Walt Disney Company Currently Not Developing Any Hand-Drawn Animated Features

The studio that helped pioneer 2D, hand drawn, theatrical animation is currently at a crossroads with the process. At Wednesday's Walt Disney Company shareholder's meeting, CEO Bob Iger revealed none of Disney's animation companies, which includes Disney Animation, Pixar and Disney Toons, are currently developing, or have plans to develop, any 2D, hand drawn animation for the big screen. He's not ruling it out, but the current slate  - which probably stretches 3-4 years – has none of it.

The only place the company is currently continuing the tradition is on some of their animated television shows. 

With 3D theatrical animation becoming so lucrative for studios these days, this doesn't exactly come as a surprise. The target audience, young kids, have come to expect a certain aesthetic in their movies. The Pixar aesthetic. Even the other animation studios, such as Blue Sky or DreamWorks, have been emulating that for a while. Not to mention a younger generation of animators currently working in features are likely much more proficient on a Mac rather than with a pencil and paper.

It makes an animation fan wonder, is hand drawn animation dead?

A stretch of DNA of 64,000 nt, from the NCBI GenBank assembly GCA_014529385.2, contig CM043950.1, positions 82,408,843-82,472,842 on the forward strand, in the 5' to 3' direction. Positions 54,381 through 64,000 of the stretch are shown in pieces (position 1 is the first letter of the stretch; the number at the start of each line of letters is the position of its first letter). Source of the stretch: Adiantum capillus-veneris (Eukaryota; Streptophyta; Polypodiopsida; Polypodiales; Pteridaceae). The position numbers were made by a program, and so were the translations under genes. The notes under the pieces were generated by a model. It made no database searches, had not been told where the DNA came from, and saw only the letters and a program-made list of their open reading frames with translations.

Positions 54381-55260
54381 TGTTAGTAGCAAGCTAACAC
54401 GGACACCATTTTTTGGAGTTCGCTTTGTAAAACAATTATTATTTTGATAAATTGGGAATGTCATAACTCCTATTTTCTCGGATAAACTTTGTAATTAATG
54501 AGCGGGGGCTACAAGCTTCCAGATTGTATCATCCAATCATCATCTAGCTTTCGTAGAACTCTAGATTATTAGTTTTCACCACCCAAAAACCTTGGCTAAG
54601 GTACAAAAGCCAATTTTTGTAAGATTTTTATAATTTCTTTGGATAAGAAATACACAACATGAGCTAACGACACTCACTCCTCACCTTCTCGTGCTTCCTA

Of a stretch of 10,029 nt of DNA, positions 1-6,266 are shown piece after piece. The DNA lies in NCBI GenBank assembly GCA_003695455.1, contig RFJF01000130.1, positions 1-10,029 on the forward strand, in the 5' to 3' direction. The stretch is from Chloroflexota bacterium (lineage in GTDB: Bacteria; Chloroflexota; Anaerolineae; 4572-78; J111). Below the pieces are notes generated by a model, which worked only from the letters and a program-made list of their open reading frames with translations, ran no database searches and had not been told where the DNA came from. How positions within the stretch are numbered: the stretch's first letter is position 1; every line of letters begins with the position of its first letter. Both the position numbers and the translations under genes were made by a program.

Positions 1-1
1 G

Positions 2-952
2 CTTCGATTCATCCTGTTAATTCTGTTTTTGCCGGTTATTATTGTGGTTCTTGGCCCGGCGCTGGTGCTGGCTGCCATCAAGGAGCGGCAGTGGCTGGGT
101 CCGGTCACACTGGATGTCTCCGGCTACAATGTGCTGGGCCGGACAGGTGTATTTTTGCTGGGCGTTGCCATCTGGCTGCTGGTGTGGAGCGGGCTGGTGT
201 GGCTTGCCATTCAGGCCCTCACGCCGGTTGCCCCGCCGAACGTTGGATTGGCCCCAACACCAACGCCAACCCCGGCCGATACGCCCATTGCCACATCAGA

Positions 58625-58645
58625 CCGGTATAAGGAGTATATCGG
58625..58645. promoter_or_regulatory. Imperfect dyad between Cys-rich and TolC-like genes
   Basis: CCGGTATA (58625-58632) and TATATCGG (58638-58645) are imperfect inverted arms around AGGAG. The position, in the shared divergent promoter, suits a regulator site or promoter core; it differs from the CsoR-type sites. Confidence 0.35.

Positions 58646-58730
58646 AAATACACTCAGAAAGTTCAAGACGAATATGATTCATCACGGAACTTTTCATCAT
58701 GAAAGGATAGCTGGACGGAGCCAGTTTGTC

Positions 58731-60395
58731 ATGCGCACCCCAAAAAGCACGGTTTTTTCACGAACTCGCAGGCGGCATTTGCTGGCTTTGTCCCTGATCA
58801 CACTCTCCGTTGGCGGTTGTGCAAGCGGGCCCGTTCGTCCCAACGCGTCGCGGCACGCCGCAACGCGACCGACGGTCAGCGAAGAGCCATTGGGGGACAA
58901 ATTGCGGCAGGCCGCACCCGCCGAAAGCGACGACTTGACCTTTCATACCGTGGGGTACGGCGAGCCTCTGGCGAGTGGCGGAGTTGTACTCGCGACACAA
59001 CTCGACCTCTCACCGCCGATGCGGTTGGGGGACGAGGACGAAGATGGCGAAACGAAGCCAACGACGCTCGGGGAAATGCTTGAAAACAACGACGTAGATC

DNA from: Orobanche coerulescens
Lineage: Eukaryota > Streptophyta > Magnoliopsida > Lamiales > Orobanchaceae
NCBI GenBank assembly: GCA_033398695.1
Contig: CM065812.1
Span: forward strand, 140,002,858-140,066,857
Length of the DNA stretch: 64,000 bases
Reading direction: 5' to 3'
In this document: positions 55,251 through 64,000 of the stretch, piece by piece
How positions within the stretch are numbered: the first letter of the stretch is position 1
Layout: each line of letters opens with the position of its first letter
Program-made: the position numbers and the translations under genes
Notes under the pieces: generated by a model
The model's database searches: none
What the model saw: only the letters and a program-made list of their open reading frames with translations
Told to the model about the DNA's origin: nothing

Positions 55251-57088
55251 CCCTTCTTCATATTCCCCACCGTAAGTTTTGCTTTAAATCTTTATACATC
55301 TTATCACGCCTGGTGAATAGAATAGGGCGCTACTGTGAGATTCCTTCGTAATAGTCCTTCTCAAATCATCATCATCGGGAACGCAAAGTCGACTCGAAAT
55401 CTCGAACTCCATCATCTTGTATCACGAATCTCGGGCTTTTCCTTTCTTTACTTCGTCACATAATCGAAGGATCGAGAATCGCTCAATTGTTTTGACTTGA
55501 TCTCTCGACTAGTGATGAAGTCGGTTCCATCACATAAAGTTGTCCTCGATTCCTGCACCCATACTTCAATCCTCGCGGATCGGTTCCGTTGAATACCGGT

[Update: This next paragraph has been edited as I made a minor mistake differentiating between Princess and the Frog instead of Winnie the Pooh.]

Disney's last hand-drawn theatrical feature was 2011's Winnie the Pooh, which grossed a paltry $33 million worldwide. Iger, almost expectedly, forgot that when addressing the question and incorrectly stated that 2009's The Princess and the Frog was their last hand-drawn film. That film was a success, grossing $267 million worldwide. However, juxtapose it to the Disney animation films that came before and after that. Bolt, which grossed $310 million and Tangled, which grossed $590 million. Obviously, that could have something to do with the quality of those films, but the bottom line surely isn't lost on the company. (Winnie the Pooh even bolsters the point further. It was critically adored, but publicly forgotten.)

I'd imagine, somewhere down the road, a Disney fan who works their way up in the company will come to the executives with an original, hand-drawn animated idea and it'll be sold as Disney's return to their roots. But according to the CEO, that isn't happening anytime soon, especially not on the big screen. Hand drawn animation isn't dead, but it's certainly on life support.